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Re: Max Mount Count

On Tue, Jun 05, 2001 at 02:24:33PM -0400, Robert Dege wrote:
> /dev/sdb1 has reached maximal mount count, check forced.
> Is this normal?  I thought JFS's were supposed to alleviate this check, or
> is that just for fs corruption?

The only reason why we do this check at all even for ext2 is paranoia
about bad IDE cables, cheap PC drives, etc., causing hardware errors,
and kernel bugs of differing kinds (not necessarily even in filesystem
code!) that might cause corruption to sneak into a filesystem; it's
the equivalent of Windows users running Norton Disk Doctor from time
to time just to make sure nothing bad has slipped in.

If you're running a stable production kernel and using quality
hardware that you're confident won't introduce any problems, then do
feel free to use tune2fs to increase the intervals between checks
(either as a function of time or number of times the filesystem has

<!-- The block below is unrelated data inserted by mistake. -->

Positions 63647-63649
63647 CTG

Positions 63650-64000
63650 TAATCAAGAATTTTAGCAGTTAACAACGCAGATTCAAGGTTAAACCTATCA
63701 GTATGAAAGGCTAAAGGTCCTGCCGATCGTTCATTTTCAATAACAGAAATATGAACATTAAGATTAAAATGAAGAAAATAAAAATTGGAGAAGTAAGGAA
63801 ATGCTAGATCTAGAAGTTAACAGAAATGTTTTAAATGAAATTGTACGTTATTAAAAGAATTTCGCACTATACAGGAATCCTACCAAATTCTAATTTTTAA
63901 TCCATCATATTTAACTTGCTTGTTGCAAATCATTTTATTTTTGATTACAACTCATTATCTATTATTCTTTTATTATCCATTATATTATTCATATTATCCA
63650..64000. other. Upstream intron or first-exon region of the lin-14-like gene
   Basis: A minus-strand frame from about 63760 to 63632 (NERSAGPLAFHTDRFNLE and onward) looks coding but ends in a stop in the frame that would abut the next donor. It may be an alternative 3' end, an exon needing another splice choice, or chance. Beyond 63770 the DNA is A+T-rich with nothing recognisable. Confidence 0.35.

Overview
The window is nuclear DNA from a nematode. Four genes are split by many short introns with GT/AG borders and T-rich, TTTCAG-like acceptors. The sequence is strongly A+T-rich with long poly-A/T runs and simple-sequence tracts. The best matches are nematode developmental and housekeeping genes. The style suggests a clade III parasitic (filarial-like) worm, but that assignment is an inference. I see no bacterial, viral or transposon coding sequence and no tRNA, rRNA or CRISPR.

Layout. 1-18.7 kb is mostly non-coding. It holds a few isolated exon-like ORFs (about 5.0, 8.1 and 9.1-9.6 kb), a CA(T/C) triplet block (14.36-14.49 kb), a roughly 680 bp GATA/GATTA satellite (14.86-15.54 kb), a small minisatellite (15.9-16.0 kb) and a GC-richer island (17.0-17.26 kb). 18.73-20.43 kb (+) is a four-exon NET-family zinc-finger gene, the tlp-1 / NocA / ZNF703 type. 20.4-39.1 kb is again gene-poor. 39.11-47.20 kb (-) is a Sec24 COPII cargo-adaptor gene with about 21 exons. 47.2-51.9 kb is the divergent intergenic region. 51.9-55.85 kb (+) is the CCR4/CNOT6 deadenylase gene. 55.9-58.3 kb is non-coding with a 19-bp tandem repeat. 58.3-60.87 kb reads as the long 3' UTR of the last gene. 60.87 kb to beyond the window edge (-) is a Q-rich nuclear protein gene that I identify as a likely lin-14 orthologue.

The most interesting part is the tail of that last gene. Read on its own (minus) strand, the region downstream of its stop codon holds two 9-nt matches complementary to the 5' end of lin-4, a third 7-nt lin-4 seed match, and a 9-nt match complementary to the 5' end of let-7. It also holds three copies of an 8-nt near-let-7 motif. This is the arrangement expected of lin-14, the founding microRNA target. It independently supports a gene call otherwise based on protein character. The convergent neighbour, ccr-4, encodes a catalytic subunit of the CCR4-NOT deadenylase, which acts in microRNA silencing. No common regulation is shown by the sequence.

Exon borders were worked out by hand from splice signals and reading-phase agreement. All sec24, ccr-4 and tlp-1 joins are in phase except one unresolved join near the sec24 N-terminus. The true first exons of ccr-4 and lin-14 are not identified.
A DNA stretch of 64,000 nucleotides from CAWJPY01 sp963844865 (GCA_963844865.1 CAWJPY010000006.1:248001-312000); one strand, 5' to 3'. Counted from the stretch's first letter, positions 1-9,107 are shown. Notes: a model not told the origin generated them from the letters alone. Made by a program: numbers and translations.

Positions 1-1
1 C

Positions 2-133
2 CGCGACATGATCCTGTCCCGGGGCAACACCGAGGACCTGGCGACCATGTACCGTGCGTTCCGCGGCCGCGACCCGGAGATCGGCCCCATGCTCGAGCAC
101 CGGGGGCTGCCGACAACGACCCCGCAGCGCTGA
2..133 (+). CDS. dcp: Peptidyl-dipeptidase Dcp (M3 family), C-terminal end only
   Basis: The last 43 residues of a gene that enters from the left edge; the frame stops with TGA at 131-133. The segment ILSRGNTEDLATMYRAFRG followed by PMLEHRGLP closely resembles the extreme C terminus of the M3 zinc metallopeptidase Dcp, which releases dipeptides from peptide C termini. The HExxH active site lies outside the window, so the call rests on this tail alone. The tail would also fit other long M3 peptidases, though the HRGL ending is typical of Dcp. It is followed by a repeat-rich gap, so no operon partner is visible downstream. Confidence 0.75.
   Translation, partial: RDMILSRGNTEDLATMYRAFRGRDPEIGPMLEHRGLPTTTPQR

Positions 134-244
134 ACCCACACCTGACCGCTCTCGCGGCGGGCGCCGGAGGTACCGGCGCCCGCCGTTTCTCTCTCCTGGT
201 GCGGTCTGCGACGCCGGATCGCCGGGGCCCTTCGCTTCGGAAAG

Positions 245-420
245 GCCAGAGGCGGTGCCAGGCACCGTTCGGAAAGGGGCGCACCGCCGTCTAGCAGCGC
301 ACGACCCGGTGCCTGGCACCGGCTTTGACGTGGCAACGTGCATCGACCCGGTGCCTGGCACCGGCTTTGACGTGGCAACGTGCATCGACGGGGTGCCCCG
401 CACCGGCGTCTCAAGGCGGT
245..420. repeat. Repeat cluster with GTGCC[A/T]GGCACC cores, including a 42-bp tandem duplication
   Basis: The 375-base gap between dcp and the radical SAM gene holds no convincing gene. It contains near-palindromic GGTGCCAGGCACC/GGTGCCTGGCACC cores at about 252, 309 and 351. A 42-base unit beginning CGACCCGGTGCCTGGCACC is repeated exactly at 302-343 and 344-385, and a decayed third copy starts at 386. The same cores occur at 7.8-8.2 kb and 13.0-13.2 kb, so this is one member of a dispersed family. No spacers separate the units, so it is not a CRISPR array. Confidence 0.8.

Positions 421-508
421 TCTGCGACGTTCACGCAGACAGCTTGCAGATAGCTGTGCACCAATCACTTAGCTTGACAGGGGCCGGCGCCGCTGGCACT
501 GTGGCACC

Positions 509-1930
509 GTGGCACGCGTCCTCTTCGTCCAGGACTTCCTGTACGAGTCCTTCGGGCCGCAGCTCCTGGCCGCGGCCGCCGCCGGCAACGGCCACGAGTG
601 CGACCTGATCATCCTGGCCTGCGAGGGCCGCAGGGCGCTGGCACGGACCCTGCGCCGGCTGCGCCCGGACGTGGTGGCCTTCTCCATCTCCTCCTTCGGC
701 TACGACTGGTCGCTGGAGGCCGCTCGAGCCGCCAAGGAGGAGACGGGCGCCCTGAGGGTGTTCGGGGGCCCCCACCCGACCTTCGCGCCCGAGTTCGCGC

been mounted) to a level that you feel confident in.

Note that one trick used by newer versions of mke2fs is if you stagger
the mount counts so that they're different on your various
filesystems, then you won't check all the filesystems at one boot,
which makes the process much more pleasant.

Another trick you can play if you're using LVM and ext3 is to schedule
a cron job every month or so which takes take a snapshot of the ext3
filesystem, and then run e2fsck -n on the read-only snapshot in the
wee hours of the morning.  If the e2fsck turns up any problems, then
the script can send mail to the administrator informing him that
there's a problem, and that downtime should be scheduled so that the
filesystem can be unmounted and fixed.

Assuming perfect hardware and software, of course, these measures
should never prove necessary, but since hardware and software aren't
perfect, and data is generally very valuable, it's wise to do periodic

						- Ted

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